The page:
Oh, Rian Johnson… my man! I have no shame in saying I love this guy. His visual style, his fun ideas, understanding of tone, his interesting stories, excellent casting, his personality, and most of all, his constant subversion of expectations. There’s a very vocal minority of people who absolutely hate Star Wars: Episode VII: The Last Jedi, but I actually quite liked it. It wasn’t fantastic like his other films were, but I felt it kind of turned Star Wars on its head and was actually, ya know, interesting. Not everybody loved that, though, and his handling of the material made people weary, or absolutely avoidant, of any future projects. 
Knives Out follows the affluent Trombley family, led by patriarch Harlan (Christopher Plummer), a successful mystery novelist and owner of a publishing firm. Tragedy befalls the family, though, as Harlan commits suicide. Is it suicide, though? Famed inspector Benoit Blanc (Daniel Craig) doesn’t think so. Believing foul play is afoot, Blanc investigates the various family members, as well as Harlan’s nurse Marta (Ana de Armas), to find the true culprit amongst them all. 
Billed as a “Rian Johnson Whodunnit”, the film immediately starts off with Harlan’s death, and Blanc and his detective are on the case. The first act consists of them interviewing Harlan’s family and Marta, where we’re treated to Rashomon-esque recants from different character points of views, giving more information, and twisting the story even further. A murder mystery movie, especially a whodunnit, relies on the audience playing along with the movie. The detective is just a surrogate investigator for yourself, and Johnson expertly plants the clues to keep you guessing throughout. You have to strike that happy medium with the genre: you can’t make the clues too obvious, or else the audience will figure it out too early, greatly diminishing the suspense. On the other hand, you get something like The Snowman, where absolutely nothing makes sense and when the killer is revealed, you’re left asking, “Wait… who is that again?” Johnson achieves that balance here, even if the final resolution does get a tiny bit convoluted. It still makes sense, but it’s your typical detective exposition dump that occurs at the end of the movie, which I was hoping Johnson would avoid.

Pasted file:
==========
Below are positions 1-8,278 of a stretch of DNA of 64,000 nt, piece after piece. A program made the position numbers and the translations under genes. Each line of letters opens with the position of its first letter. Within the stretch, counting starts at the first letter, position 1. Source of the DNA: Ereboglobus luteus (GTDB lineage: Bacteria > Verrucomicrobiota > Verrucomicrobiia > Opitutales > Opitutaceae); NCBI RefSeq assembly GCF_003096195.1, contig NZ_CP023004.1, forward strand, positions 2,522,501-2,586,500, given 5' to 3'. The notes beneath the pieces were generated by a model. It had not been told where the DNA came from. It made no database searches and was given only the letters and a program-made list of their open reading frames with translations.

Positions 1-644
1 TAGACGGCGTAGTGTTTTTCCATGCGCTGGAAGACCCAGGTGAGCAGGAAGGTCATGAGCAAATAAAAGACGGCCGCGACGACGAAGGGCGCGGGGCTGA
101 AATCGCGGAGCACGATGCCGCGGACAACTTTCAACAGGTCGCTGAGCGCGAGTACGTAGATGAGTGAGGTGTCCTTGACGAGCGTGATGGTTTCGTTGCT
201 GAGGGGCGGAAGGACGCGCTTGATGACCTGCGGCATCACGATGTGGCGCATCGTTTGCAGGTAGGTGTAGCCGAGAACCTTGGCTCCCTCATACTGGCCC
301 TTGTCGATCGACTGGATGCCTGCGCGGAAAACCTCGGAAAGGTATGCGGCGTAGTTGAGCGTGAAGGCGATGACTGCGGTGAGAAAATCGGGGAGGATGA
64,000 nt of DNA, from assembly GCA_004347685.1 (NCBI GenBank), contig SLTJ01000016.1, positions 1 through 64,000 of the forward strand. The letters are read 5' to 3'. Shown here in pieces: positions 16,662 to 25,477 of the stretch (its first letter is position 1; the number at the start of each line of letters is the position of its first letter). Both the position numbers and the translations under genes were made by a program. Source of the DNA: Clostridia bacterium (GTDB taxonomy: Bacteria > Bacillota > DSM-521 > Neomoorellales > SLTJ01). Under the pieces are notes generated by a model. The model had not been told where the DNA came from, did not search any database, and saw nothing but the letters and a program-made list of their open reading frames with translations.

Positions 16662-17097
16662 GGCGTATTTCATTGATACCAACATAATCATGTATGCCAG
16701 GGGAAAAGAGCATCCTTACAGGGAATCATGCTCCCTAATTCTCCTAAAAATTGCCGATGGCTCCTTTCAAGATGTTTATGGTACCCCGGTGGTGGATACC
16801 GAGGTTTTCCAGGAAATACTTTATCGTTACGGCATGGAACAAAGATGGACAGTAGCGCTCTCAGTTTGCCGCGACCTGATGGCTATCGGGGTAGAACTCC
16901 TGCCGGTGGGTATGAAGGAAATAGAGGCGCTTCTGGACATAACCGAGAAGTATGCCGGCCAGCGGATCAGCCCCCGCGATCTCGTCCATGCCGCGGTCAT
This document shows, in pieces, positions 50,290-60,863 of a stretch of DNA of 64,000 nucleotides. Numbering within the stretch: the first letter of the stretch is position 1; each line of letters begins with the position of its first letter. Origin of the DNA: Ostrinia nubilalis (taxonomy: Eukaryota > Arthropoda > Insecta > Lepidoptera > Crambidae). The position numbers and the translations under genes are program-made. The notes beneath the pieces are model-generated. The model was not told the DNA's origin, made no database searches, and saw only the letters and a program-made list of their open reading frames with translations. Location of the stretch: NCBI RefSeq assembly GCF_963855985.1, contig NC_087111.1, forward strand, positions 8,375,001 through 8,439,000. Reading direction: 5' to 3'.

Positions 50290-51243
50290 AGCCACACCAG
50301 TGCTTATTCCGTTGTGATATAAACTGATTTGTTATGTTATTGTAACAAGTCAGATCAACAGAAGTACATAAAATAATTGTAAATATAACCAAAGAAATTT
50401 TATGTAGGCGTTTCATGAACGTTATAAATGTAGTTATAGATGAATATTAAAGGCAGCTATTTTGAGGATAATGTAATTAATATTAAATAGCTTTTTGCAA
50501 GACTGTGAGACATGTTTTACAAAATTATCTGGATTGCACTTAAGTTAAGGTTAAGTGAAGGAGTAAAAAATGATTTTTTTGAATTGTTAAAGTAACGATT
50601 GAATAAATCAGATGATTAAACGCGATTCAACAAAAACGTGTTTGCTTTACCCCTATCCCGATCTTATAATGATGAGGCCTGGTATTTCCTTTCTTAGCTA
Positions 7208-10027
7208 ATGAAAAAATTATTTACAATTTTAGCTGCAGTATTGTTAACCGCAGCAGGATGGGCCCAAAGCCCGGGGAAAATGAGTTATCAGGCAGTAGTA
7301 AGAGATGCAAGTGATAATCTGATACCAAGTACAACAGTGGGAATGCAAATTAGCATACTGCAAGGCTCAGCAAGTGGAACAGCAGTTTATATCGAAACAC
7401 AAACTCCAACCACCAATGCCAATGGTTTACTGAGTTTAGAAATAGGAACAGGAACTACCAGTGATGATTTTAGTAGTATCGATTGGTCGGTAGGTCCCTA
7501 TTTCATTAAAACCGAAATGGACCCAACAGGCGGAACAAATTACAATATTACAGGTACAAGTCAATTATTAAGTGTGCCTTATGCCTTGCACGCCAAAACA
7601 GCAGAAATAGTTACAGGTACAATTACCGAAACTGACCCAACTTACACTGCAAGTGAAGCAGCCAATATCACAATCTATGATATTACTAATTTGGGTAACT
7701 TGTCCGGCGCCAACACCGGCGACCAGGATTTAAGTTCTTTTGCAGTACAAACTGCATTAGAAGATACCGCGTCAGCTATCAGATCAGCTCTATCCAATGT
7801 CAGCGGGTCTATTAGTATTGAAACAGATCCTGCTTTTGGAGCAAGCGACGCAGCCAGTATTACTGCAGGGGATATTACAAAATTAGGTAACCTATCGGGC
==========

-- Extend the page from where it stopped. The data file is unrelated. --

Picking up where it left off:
Other than that, in typical Rian Johnson fashion, there’s a lot of subversion of expectations. Subverting expectations themselves doesn’t equate to quality, but it’s really how they’re executed and serve the larger story. You expect twists in a movie like this, but there’s such a massive one at the beginning of the second act that changes the whole context of the story. Then there’s another twist in the story. And another, and it just keeps going. However, it all makes sense, and makes for a very exciting and emotionally hefty narrative. This isn’t really about the murder investigation, but about Marta and her relationship with the Trombley family. As Harlan’s nurse, Marta grew very close to him, and thus, the rest of them treat her like family. That’s only with their words, though, as their actions say otherwise. Marta is an immigrant, and there’s a hilarious running joke with different characters commenting on her being from Ecuador, Brazil, and other random South American countries. It really just shows how little they care about her, and as the film goes on, the family starts showing their true colors. This makes for a very satisfying ending, and one of the best final shots I’ve seen in a long time. It’s not a super stylish shot, but it’s about what it represents, but Johnson clearly knows when to be stylish and when not to be. It’s a very visual appealing movie, with wonderful production design